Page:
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Moral Rationalism without Overridingness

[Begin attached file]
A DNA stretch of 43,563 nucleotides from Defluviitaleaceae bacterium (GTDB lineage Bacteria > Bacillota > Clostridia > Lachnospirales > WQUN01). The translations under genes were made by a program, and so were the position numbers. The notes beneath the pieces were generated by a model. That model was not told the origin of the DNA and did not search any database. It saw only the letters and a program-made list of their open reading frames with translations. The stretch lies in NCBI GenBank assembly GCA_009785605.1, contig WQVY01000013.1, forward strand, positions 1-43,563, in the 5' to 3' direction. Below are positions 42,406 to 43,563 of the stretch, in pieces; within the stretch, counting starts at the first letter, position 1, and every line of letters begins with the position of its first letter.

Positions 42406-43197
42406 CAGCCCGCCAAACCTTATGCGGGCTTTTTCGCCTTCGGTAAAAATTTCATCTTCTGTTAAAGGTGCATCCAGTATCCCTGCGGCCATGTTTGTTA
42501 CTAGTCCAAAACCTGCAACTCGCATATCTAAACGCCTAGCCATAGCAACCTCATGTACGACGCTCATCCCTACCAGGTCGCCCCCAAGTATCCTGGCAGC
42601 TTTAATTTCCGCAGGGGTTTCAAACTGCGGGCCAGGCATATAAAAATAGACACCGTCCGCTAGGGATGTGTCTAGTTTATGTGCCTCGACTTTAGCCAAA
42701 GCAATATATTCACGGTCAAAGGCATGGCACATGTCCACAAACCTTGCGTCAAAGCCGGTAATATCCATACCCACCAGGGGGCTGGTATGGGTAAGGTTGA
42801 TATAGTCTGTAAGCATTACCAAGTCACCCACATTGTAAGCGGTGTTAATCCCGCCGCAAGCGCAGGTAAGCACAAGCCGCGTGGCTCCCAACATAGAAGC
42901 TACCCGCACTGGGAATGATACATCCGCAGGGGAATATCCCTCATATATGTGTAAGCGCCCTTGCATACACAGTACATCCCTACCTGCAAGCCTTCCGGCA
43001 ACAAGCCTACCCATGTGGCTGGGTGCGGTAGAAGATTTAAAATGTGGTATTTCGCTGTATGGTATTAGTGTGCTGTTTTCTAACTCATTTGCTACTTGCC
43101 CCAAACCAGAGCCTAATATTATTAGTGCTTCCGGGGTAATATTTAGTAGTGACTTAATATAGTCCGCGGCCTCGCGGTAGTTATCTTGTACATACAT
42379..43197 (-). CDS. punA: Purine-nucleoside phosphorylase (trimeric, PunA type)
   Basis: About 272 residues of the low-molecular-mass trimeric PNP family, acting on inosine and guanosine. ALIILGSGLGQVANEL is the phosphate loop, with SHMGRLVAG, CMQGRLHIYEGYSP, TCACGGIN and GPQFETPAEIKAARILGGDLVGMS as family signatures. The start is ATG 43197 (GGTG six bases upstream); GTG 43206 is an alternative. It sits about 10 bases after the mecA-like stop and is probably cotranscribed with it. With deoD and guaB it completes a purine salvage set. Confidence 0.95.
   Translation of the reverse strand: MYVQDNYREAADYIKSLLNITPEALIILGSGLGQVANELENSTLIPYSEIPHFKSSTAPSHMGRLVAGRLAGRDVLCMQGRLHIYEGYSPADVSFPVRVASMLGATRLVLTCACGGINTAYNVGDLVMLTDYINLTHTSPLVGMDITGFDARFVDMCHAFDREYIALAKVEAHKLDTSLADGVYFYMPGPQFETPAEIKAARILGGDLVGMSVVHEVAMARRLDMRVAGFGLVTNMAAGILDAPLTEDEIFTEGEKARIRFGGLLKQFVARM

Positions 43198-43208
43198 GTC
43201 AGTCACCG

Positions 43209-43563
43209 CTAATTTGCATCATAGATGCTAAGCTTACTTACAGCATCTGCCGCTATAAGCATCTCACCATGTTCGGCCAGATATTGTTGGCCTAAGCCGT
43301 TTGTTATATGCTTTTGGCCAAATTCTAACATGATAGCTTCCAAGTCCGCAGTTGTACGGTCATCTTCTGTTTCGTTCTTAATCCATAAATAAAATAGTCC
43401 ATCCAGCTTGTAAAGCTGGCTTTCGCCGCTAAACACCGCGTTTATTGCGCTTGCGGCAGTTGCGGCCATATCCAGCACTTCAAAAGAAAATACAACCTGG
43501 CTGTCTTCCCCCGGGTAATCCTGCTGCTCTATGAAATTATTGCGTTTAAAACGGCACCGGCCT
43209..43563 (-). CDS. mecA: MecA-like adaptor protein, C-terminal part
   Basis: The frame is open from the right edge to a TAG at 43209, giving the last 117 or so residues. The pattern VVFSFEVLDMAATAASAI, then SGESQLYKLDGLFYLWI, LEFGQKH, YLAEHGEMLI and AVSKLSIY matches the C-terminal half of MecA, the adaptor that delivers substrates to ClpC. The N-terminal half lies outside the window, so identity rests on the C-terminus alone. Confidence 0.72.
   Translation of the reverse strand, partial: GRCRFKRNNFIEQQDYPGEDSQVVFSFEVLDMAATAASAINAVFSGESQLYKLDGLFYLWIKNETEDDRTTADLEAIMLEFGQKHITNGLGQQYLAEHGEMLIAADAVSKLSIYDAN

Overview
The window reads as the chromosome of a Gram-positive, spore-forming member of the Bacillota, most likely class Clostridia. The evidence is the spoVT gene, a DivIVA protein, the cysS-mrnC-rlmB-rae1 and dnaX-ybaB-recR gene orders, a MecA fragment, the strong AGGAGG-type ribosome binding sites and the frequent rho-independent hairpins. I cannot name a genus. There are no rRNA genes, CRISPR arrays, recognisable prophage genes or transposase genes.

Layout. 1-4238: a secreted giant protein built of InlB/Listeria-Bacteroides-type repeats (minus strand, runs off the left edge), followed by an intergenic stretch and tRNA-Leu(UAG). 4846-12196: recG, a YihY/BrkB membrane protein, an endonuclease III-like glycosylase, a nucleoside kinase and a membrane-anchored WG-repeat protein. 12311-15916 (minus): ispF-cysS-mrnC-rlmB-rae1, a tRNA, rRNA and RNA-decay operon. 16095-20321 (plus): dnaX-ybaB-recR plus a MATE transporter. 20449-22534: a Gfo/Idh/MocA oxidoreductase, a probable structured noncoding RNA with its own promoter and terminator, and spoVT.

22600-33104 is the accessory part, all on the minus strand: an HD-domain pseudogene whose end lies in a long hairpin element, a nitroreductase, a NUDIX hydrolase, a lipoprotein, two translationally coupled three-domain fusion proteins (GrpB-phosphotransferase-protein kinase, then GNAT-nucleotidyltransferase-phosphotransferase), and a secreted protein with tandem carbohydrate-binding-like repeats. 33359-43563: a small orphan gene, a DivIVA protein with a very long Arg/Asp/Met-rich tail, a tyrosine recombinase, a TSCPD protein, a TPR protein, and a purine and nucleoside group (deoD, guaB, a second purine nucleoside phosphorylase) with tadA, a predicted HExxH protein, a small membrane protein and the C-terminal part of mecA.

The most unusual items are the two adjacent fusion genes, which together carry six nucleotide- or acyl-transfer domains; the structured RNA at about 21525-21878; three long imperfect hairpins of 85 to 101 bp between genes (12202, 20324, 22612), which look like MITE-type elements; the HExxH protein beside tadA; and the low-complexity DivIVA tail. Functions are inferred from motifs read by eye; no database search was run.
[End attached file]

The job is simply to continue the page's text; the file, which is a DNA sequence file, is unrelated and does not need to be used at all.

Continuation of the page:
Moral Rationalism is the view that if an act is morally required then it is what there is most reason to do. It is often assumed that the truth of Moral Rationalism is dependent on some version of The Overridingness Thesis, the view that moral reasons override nonmoral reasons. However, as Douglas Portmore has pointed out, the two can come apart; we can accept Moral Rationalism without accepting any version of The Overridingness Thesis. Nevertheless, The Overridingness Thesis serves as one of two possible explanations for Moral Rationalism. In this paper I will investigate which of these two explanations a moral rationalist should accept. I will argue that when we properly attend to the form of Moral Rationalism supported by the intuitions that motivate the view, we are left with no reason to accept The Overridingness Thesis.